Then I began the more difficult chore of finding a new OB.  I know, it is getting late.  It is getting more and more urgent that I find someone.  It is hard!

My pregnancy is getting harder too.

Little Sarah seems to think that she can get out only she can find the right place and push hard enough.  I have been trying to explain that no matter how hard she pushes her head into my rib cage, she will not get out that way.  Anyone who has ever raised a child can tell you though, children do not always listen.

I look and feel as though I am further along than I am.  Everyone who asks is surprised to find that I am not due until September.  They try to hide their surprise, presumably thinking I will be offended that they have noticed my size.  I can assure you, wearing these proportions, I am more aware than you of my size.  I am not offended in the least if you should happen to notice that, for instance, you may not have arms long enough to give me a hug.  I am, however, slightly amused when you try to hide your awareness.

I am tired.  Really, really tired.  I do not remember being this tired when I carried Lily.  Maybe my memory is colored by the joy if meeting her.  Maybe it was easier.  I know I was smaller.  (About half my maternity clothes don't fit!)  Pregnancies are unique, and this one makes me tired.

We spent half of our vacation in a family house, halfway up a mountain in New Hampshire.  I had hoped that I could climb a bit.  Not serious climbing, mind you.  I had no intention of doing any rocks or cliffs.  I had no intention of making it to the top of anything.  But some easy mountain hiking sounded wonderful.  The house has a meadow cleared in the back, so that we can enjoy a spectacular view of another mountain.  On the first day I was there, I walked, slowly, with my daughter stopping to pick wildflowers and wild strawberries about every three steps, to the end of the meadow and back to the house.  I barely made it.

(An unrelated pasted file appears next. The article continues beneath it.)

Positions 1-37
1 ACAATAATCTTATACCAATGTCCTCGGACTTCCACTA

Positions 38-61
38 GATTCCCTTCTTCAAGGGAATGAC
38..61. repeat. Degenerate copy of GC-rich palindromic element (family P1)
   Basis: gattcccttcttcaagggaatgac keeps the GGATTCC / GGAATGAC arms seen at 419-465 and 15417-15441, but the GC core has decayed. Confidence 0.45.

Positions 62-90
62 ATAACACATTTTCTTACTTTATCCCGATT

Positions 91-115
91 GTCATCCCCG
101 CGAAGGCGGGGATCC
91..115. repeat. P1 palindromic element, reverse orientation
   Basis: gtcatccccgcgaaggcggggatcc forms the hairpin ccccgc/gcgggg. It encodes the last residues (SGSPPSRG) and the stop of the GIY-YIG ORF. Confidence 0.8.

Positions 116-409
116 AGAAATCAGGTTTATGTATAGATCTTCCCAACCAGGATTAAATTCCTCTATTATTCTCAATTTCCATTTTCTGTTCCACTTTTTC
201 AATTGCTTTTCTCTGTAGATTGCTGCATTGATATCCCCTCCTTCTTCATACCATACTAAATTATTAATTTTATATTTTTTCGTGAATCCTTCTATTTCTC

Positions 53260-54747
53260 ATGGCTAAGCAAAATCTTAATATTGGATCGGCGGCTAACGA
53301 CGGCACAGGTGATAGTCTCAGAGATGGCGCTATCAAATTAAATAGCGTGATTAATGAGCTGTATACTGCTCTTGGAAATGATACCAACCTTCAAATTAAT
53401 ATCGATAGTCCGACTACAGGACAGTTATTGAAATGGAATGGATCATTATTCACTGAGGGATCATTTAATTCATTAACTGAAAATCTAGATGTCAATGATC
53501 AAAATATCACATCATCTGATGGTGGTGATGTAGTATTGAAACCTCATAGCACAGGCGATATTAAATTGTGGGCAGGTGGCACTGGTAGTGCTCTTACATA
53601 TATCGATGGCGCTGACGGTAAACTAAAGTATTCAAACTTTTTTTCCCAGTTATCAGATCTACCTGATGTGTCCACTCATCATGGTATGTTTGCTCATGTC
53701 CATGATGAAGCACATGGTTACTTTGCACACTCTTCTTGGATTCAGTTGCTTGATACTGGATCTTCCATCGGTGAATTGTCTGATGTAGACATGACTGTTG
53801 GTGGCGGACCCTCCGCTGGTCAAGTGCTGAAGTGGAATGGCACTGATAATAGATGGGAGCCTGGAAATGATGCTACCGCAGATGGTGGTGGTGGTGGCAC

It is not that I was tired, though I was.  What mother is not used to continuing to plod ahead, though she is tired?  I was in pain.  My abdominal muscles hurt.  All of them.  All around my round belly, I was in pain.  I began to wonder if I should call for help.  I would have, if I had to go much further.  I did not know whether this was my muscles protesting against carrying my ever-growing belly, or whether it was contractions.  I made it to the house and I laid down for the rest of the day.  The pain went away and did not return.  I spent most of the rest of my vacation smiling at the same view from the adirondack chairs just outside the house.

So now, home again, I am disinclined to do much walking. I understand that someone makes garments that support pregnant bellies?  I am not sure how such a thing would work, but I am going to look into it.  It would be nice to take some of the weight off my abdominal muscles.

The best part of our vacation was the company.  We spent time with family.  We spent days with cousins I have not seen in years, along with their spouses and children that I had not met.  We spent days with my parents and siblings.  We spent days with my Godmother, and her family.  It was just wonderful.  I have been blessed with an amazing family.  Seeing so many people from both sides of my family in such a relatively short time was an eye-opening delight.  What a joy to have such different people, supportive in different ways, surrounding me and my little family!  What a pleasure to glean wisdom, amusement, and advice from such varying sources!